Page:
N.W.T.'s tourism industry braces for a steep drop
‘It’s the biggest unknown I’ve ever seen in the 60 years I’ve been in the business,’ said one operator
Greg Dussome typically sees around 150 guests a year visiting his fishing lodge on the shores of Lac La Martre, less than an hour's plane ride from Yellowknife, where summers are spent catching lake trout and northern pike.
The owner of Lac La Martre Adventures is now looking at the possibility of missing the entire season.
"It's not all that great to sit here with the unknown and wait," he said.
"But it is the only option right now."
Industry already facing $18 million hit
Similar stories are playing out across the territory's tourism sector, where a feeling of uncertainty is casting a shadow over its busiest season just a few months away.
Cathie Bolstad, the CEO of Northwest Territories Tourism, an industry association with close to 200 members, said it's already estimated the territory has lost $18 million from hits to the aurora winter tourism season during the COVID-19 pandemic. And with half of non-business travel to the territory typically coming in the summer months, she said the potential impact could be even more significant.
"To lose that opportunity would be really unfortunate for so many communities that rely on new money coming into their community from the visitors from outside," Bolstad said.
The tourism industry has become a larger part of the territory's economy over the past five years, providing 3,000 full-time jobs, according to a 2015 report by Statistics Canada, the most recent report on the figures — though Bolstad is certain more jobs have likely been created with the number of tourists increasing every year since then.
Tourists spent more than $210 million in the territory in 2018-19, according to a report by the N.W.T.'s Department of Industry, Tourism and Investment.
No timeline for end to border closures
The biggest obstacle to the upcoming summer season is the border, says Chummy Plummer, owner of Plummer's Arctic Lodges. He owns a series of fly-in fishing lodges in the territory.
"As of right now, with the restrictions, it's impossible to operate," he said from his office in Winnipeg.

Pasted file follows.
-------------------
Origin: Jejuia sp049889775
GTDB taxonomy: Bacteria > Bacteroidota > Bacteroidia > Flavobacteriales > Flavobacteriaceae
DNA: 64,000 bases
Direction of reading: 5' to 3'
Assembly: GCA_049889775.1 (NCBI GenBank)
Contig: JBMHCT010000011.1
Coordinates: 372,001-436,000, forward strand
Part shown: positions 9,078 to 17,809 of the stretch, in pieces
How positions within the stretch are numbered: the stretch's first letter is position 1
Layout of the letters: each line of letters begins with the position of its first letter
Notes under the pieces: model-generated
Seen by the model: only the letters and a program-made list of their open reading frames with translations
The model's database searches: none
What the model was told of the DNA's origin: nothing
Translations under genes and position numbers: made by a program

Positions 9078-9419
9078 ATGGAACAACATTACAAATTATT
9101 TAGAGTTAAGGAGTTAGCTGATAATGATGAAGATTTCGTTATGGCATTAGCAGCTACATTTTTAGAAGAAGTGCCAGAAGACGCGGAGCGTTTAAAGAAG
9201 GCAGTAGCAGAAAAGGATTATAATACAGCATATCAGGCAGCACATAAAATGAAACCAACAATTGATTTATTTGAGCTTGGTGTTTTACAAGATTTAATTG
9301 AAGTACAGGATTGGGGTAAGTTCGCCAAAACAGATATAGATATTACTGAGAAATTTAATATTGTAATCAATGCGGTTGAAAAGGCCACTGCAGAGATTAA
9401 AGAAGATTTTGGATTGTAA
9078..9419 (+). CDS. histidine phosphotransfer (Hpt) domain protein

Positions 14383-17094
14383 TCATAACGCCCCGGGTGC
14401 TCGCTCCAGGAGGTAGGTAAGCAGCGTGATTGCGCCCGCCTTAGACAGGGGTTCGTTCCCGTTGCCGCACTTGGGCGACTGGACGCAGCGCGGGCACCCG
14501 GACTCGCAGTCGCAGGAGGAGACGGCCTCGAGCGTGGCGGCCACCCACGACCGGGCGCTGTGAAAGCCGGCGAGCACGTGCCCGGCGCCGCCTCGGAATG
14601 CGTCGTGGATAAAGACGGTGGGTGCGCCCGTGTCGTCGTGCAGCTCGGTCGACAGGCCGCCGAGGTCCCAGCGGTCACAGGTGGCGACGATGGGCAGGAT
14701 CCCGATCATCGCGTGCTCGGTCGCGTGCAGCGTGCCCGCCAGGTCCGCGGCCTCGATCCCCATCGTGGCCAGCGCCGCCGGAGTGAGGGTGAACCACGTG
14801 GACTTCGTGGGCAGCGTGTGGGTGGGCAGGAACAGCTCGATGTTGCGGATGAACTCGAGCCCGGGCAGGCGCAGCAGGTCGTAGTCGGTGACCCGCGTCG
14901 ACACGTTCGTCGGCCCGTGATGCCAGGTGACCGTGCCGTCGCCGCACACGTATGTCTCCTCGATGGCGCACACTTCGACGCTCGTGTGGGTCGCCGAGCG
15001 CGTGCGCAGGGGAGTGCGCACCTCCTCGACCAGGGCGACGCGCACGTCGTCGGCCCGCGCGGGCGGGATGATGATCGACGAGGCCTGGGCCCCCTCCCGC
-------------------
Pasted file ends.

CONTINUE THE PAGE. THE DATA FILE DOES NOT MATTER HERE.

"It's the biggest unknown I've ever seen in the 60 years I've been in the business."
The territory banned non-essential travel to the N.W.T. in March, around the same time the federal government placed similar restrictions at the Canada-U.S. border.
Last week, the territory's chief public health officer, Dr. Kami Kandola, told CBC News that people should expect strict restrictions to continue indefinitely, while the restrictions on the Canada-U.S. border are due to be reviewed on April 19.
In an email, Kandola said the territory would need to see a flattening and falling trajectory across Canada for at least two incubation cycles — or about one month — before it would begin to consider removing its measures.
"There is not a timeline per se," she wrote.
"Our approach has a lot to do with what is happening with the pandemic across Canada. Currently, there is no reason to believe that Canada has reached its peak in cases, so we are not in a position to have a timeline in place right now. We need to continue to maintain our measures for the time being.
"If there continues to be rising cases and death rates, it would not be prudent to open our borders to non-essential traffic. The good news is that the overall rate of increase appears to be slowing. However, we still have not reached our peak."
'Complete erasure of an operating season'
Joel Hibbard is confident his company can make it through the season. He runs Canadian River Expeditions and Nahanni River Adventures, and leads tours across the Arctic from Alaska to Nunavut. His fear though, is what happens the following year.
"Tourism was really hit first and hit hardest and it's expected to probably have the slowest recovery of any industry," he said.
"I think we're just starting to understand what the long-term impacts are going to be."
"We've weathered storms before, bad years like Black Friday in the '80s and the tech bust in the early 2000s, 9/11, the financial crisis of 2008 — and each time we thought we'd seen the worst of it," Hibbard said.
"This is the first time we're facing the complete erasure of an operating season."